#150: RAID Log Part I

RAID LogThis week on CIO Playbook with Jeffrey Hurley, I am continuing our discussion on project management with how to use a RAID Log to manage some of the key priorities that could potentially derail your project success. Unknown events and events out of your control are always a risk to project success, however, knowing in advance what these events are gives you the opportunity to develop contingency and mitigation plans. Understanding how to categorize risks, assumptions, issues, and dependencies will move you in the direction of greater project success. I suggested managing your projects with the raid log as a key component of the regular update meetings; whether these meetings are with the working groups, stakeholders, of steering committee members.

What is a RAID Log

A RAID Log is a component of the project management tool box. This log is the risks, assumptions, issues, and dependencies for the project. A central place to track the key components or influences of your project’s ability to deliver on time and to expectations

Why a RAID Log and Not Something Else

There are multiple items that can have a negative impact on a project. Usually there are solutions to these items if you have time to plan for them up front. Much like practicing your building’s evacuation plan, a project can be protected if mitigation plans are in place well in advance of any items on the log happening. If something on the log cannot be mitigated at a minimum the project and business leadership can be aware of and prepared for the event should it happen.

How Should You Set up Your RAID Log

If you google RAID Log both using the web or images options you will discover there are many ways to structure these logs. I have found that there are a couple of key items that need to be a part of the log and then depending on how you want to manage your project you can add additional fields. My personal preference is to provide a series of fields that allow for easy filtering in MS Excel. you could build or buy an application to this as well. However, I have found MS Excel works just fine and that means google docs and Libre Office, etc. can be used to develop these logs if you are looking for something less expensive than the Microsoft suite.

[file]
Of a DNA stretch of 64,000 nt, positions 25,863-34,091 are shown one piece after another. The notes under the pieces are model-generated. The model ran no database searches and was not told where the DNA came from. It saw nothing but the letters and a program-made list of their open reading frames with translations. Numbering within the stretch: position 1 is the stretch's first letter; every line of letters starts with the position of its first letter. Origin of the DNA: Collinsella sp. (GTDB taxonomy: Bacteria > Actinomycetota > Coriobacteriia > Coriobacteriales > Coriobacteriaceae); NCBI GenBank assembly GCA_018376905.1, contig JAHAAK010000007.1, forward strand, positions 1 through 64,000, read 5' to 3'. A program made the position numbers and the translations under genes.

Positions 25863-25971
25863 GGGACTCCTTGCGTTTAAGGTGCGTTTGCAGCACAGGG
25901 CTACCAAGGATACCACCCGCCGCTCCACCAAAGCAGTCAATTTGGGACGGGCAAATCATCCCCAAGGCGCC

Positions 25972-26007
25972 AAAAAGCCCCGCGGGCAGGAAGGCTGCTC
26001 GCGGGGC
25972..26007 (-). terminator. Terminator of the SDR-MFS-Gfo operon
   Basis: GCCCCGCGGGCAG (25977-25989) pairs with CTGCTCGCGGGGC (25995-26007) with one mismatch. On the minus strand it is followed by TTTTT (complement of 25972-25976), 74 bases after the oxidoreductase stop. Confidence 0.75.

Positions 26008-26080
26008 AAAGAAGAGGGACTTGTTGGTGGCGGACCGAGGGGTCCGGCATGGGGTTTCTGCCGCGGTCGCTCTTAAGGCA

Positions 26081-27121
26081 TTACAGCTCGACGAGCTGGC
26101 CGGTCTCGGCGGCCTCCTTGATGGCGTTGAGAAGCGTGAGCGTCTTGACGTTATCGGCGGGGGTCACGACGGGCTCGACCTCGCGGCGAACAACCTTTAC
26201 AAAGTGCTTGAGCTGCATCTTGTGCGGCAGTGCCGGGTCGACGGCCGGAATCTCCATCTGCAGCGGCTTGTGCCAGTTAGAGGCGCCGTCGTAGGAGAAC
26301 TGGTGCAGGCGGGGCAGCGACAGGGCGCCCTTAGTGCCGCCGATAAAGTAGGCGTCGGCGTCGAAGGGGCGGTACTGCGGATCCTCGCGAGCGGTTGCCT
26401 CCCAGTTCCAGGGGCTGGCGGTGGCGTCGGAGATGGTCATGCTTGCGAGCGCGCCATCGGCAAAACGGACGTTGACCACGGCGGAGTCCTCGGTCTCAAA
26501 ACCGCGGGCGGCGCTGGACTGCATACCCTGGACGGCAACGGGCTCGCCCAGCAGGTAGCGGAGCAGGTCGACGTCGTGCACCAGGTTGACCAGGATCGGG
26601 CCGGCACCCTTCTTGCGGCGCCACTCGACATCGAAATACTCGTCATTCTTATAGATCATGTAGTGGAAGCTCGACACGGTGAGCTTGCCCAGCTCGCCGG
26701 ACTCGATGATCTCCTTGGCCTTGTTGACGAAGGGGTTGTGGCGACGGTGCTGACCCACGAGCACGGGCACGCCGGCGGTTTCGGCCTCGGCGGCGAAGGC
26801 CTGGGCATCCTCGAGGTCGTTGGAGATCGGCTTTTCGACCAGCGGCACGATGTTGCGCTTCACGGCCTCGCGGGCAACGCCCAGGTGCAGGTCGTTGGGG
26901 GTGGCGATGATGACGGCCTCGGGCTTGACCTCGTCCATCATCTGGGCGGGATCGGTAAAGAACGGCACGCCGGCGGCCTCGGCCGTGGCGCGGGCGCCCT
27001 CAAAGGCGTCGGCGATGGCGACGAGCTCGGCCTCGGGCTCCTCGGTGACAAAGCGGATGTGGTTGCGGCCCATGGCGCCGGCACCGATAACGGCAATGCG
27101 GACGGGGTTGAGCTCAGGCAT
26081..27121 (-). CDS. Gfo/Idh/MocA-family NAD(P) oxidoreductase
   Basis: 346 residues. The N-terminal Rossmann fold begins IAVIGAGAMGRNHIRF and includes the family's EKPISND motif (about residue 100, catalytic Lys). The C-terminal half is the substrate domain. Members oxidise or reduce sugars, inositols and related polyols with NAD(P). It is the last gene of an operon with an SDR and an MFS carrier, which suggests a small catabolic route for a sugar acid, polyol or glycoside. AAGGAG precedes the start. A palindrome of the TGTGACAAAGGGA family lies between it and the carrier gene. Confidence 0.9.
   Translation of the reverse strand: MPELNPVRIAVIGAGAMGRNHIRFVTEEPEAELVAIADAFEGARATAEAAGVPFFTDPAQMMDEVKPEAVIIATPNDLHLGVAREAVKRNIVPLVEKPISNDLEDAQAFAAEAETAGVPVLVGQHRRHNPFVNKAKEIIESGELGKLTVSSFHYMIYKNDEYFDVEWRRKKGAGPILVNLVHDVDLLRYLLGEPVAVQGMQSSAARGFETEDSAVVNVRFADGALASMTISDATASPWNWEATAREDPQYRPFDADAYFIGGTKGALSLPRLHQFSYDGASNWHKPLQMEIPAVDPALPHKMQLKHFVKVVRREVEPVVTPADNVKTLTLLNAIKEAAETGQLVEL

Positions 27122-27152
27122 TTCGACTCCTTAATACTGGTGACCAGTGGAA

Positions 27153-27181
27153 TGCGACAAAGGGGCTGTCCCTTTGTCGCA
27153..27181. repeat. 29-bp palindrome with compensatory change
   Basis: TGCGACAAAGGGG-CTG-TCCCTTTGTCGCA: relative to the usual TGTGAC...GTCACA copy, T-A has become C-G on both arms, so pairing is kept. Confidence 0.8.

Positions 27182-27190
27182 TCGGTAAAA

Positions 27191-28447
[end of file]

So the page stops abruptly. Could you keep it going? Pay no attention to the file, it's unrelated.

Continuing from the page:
Overall Impact Guidelines

  • Critical: Item is required to be escalated to Senior Management with mitigation options if possible
  • High: Management item to be monitored by the project manager and senior management
  • Medium: Item for project managers to monitor and does not require escalation
  • Low: Item to track for awareness and monitor if it needs escalation

Severity Guidelines

  • Very High: Will impact the deployment date
  • High: Could drive impact to deployment date
  • Medium: Could drive impact to intermediate milestone, which could impact deployment date
  • Low: Could drive impact to tasks and may impact an intermediate milestone
  • Very Low: Could drive impact to the project milestone that could easily be absorbed by the project (non Go-live time)

Probability Guidelines

  • Certain: 100% likelihood of occurrence
  • Expected: Greater than 90% likelihood of occurrence
  • Likely: 60 to 89% likelihood of occurrence
  • Possible: 40 to 59% likelihood of occurrence
  • Unlikely: Less than 39% likelihood of occurrence

Status Guidelines

  • Open: The item is being actively monitored and tracked
  • No longer relevant: The item has been investigated and is of little or no concern
  • Closed: The item is closed

Risk Type Guidelines

  • Governance: Related to program / project management, approvals, committees, etc.
  • Business Process: Related to business process or procedures
  • Software / Hardware: Related to software design and development or hardware, network, or enterprise systems
  • Training: Related to process or system training
  • Testing: Related to system testing and user acceptance testing
  • Adoption: Related to system integration and adoption into the daily business activities
  • Team / Resources: Related to program / project staffing: vendor, information technology, business teams, etc.
  • Communication: Related to information sharing and transparency for the program / project
  • Other: Any risk, assumption, issue or dependency not defined by the reset categories

Risk / Assumption / Issues / Dependency Guidelines

  • Risk: A risk is the recognition that a problem might occur that may potentially interfere with the successful completion of a project. Risk is anticipated in the future which will require mitigation.
  • Assumption: An assumption presumes that a group or deliver will happen, is true, or certain. If this assumption does not come true the project will have an impact. There is a subtly between an assumption and a risk
  • Issue: An issue is something that has already happened in the project and a solution to resolve it is being looked for; a mitigation plan is needed
  • Dependency: There are four types of dependencies upstream internal dependencies, upstream external dependencies, downstream internal dependencies, downstream external dependencies. The internal upstream and downstream dependencies will appear in your project plans. You may also have your external upstream and downstream dependencies in the project plan, however, it is the external dependencies that will need to be called out separately in the RAID Log for monitoring.

Wait There is Still More to Come Next Episode

Next week we will delve into the following ways to put the RAID Log to work for you

  • How Do You Use a RAID Log
  • What Does Management Do with the RAID Log
  • How do you Incorporate a RAID Log Into a Project
  • How do you Maintain a RAID Log
  • How Quickly Should Items be Mitigated or Resolved


Photo Credit: Disco-Dan. “Fan Bay Deep Air Raid Shelter And Magazine Room.” Flickr. Yahoo!, 15 Feb. 2013. Web. 14 June 2015.

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